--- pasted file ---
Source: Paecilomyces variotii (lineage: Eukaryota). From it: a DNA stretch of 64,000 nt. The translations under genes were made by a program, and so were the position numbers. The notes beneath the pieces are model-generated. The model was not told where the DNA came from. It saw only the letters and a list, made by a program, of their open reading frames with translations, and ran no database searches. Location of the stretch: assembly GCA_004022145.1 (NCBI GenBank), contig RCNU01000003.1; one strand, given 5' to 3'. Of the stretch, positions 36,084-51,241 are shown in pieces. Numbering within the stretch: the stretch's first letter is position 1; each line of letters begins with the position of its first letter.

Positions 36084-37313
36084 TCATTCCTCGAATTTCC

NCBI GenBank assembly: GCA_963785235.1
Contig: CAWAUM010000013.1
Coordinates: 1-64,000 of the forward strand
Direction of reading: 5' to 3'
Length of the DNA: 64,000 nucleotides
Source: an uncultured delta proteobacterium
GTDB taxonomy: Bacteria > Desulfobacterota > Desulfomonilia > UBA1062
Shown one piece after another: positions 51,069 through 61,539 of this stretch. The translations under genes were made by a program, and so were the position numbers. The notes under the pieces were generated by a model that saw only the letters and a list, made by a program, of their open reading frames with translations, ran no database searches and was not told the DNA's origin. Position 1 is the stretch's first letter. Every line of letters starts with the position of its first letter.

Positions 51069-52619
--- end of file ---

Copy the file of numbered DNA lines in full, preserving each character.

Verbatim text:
Source: Paecilomyces variotii (lineage: Eukaryota). From it: a DNA stretch of 64,000 nt. The translations under genes were made by a program, and so were the position numbers. The notes beneath the pieces are model-generated. The model was not told where the DNA came from. It saw only the letters and a list, made by a program, of their open reading frames with translations, and ran no database searches. Location of the stretch: assembly GCA_004022145.1 (NCBI GenBank), contig RCNU01000003.1; one strand, given 5' to 3'. Of the stretch, positions 36,084-51,241 are shown in pieces. Numbering within the stretch: the stretch's first letter is position 1; each line of letters begins with the position of its first letter.

Positions 36084-37313
36084 TCATTCCTCGAATTTCC

NCBI GenBank assembly: GCA_963785235.1
Contig: CAWAUM010000013.1
Coordinates: 1-64,000 of the forward strand
Direction of reading: 5' to 3'
Length of the DNA: 64,000 nucleotides
Source: an uncultured delta proteobacterium
GTDB taxonomy: Bacteria > Desulfobacterota > Desulfomonilia > UBA1062
Shown one piece after another: positions 51,069 through 61,539 of this stretch. The translations under genes were made by a program, and so were the position numbers. The notes under the pieces were generated by a model that saw only the letters and a list, made by a program, of their open reading frames with translations, ran no database searches and was not told the DNA's origin. Position 1 is the stretch's first letter. Every line of letters starts with the position of its first letter.

Positions 51069-52619